Israel conducts much of its high-tech spying through its corporate presence in the United States. It is heavily embedded in the telecommunications industry, which permits access to the exchange of information. The Whitewater investigation revealed that President Bill Clinton warned Monica Lewinsky that their phone-sex conversations might have been recorded by a foreign government. That foreign government would have been Israel, where government and business work hand-in-hand in the high-tech sector, and many former government officials and military officers hold senior management positions. The corporations, in return, receive large contracts with the Israeli government and the Israel Defense Forces.

Two Israeli companies in particular—Amdocs and Comverse Infosys, both of which are headquartered in Israel—do significant business in the United States. Amdocs, which has contracts with the 25 largest telephone companies in the U.S. that together handle 90 percent of all calls made, logs all calls that go out and come in on the system. It does not record the conversations themselves, but the records provide patterns, referred to as “traffic analysis,” that can provide intelligence leads. In 1999, the National Security Agency warned that records of calls made in the United States were winding up in Israel. Amdocs also has an apparent relationship with some of the art students who were arrested in 2001. Several were provided with bond money by an Amdocs executive.

Comverse Infosys provides wiretapping equipment to law enforcement throughout the United States and also has large contracts with the Israeli government, which reimburses up to 50 percent of the company’s research and development costs. Because equipment used to tap phones for law enforcement is integrated into the networks that phone companies operate, it cannot be detected. Phone calls are intercepted, recorded, stored, and transmitted to investigators by Comverse, which claims that it has to be “hands on” with its equipment to maintain the system. Many experts believe that it is relatively easy to create a so-called “back door” that permits the recording to be sent to a second party, unknown to the authorized law-enforcement recipient. And Comverse equipment has never been inspected by FBI or NSA experts to determine whether the information it collects can be leaked, reportedly because senior government managers block such inquiries.

According to a Fox News investigative report, which was later deleted from Fox’s website under pressure from various pro-Israel groups, DEA and FBI sources say that even to suggest that Israel might be spying using Comverse “is considered career suicide.”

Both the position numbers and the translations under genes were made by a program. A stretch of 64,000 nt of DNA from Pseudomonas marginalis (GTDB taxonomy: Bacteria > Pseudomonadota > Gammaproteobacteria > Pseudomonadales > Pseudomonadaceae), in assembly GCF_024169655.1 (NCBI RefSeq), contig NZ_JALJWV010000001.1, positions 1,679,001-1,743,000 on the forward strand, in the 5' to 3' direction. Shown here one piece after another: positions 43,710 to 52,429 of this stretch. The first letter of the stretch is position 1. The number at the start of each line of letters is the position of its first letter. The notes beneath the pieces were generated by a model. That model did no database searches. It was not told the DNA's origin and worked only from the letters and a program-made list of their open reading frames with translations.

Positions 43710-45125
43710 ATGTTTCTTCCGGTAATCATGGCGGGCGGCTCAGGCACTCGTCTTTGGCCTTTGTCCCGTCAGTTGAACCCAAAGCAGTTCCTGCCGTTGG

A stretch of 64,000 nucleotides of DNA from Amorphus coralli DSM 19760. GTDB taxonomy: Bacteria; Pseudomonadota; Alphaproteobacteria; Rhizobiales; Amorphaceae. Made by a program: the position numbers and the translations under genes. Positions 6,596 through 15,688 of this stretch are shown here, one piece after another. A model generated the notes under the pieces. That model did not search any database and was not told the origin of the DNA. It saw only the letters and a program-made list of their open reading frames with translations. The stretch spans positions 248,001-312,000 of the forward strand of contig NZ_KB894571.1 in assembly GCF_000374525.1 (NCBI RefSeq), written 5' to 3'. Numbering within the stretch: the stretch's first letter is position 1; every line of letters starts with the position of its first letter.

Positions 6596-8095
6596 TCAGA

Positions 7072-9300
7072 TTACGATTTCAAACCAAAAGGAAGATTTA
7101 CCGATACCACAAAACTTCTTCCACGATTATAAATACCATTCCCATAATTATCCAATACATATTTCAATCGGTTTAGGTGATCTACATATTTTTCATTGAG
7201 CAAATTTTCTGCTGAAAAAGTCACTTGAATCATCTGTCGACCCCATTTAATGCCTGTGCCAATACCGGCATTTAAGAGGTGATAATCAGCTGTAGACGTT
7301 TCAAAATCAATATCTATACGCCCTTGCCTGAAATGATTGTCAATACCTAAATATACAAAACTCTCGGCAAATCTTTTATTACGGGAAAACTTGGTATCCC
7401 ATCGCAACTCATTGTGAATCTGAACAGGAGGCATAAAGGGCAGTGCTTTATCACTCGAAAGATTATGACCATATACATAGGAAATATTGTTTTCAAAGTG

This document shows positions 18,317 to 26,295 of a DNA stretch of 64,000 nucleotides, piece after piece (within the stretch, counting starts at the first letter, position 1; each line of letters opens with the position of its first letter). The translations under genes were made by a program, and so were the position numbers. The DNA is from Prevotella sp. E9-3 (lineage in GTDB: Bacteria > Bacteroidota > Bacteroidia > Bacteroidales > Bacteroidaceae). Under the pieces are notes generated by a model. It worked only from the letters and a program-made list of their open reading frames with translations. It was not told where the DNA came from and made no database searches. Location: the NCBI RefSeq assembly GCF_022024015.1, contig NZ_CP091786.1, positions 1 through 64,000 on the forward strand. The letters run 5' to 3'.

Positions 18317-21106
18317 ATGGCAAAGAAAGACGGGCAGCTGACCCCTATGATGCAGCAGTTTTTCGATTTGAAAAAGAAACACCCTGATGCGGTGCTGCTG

A number of criminal investigations using Comverse equipment have apparently come to dead ends when the targets abruptly change their telecommunications methods, suggesting at a minimum that Comverse employees might be leaking sensitive information to Israeli organized crime.

The chickens occasionally come home to roost. In 2002, Israeli espionage might have been directed against the U.S. Congress, which has so assidiously ignored Tel Aviv’s spying. Congressman Bob Ney, currently in prison for corruption, arranged a noncompetitive bid for the Israeli telecommunications company Foxcom Wireless to install equipment to improve cellphone reception in the Capitol and House office buildings. Foxcom, based in Jerusalem, has been linked to imprisoned lobbyist Jack Abramoff. Telecommunications security experts note that equipment that can be used to enhance or improve a signal can also be used to redirect the phone conversation to another location for recording and analysis. The possibility that someone in the Israeli Embassy might be listening to congressmen’s private phone conversations is intriguing to say the least.

Some might argue that collecting intelligence is a function of government and that espionage, even between friends, will always take place. But the intensity and persistence of Israeli spying against the United States is particularly disturbing since Israel relies so heavily on American political and military support. Other allies like Britain, France, and Germany undoubtedly have spies in Washington, but there is a line that they do not cross.

Step lightly.

It's cattleguards, folks; just how hazardous even kim doesn't know.
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rse

Apparently interviews of Elizabeth Warren feature prominently in that barely seen Michael Moore film on "Capitalism".

If what I heard on the radio last week is typical of her thoughts, which makes sense given BO's adoration of her, we have a real problem here.

Can you imagine what the private conversations between Elena Kagan and Elizabeth Warren were like?

lyle

Can you imagine what the private conversations between Elena Kagan and Elizabeth Warren were like?

Boasting about the lengths of their penises?


Sue

Last night, on O'Reilly, Dee Dee Myers said O'Reilly described progressives using a conservative caricature. He then asked her to tell him what he said that was wrong. Her description of progressives was pretty much exactly O'Reilly's description, just cleaned up a little bit to try and obscure the harsh reality of what progressives really want and believe. They can't argue their true progressive ideas because the country would revolt. So they dress it up. I think Obama said it best. You can put lipstick on a pig, but it's still a pig.

Charlie (Colorado)

We won't be looking for these criticisms in the mainstream media - when the advocacy journalists cover the advocacy academics the results are predictable.

Advocacy?

Charlie (Colorado)

Boasting about the lengths of their penises?

I wish I'd said that.

Charlie (Colorado)

Her description of progressives was pretty much exactly O'Reilly's description, just cleaned up a little bit to try and obscure the harsh reality of what progressives really want and believe.

Good caricature depends on emphasizing the most obvious and memorable characteristics.

Rob Crawford

I wish I'd said that.

You will, Charlie, you will.

Pofarmer

Who's going to protect us from the gov't?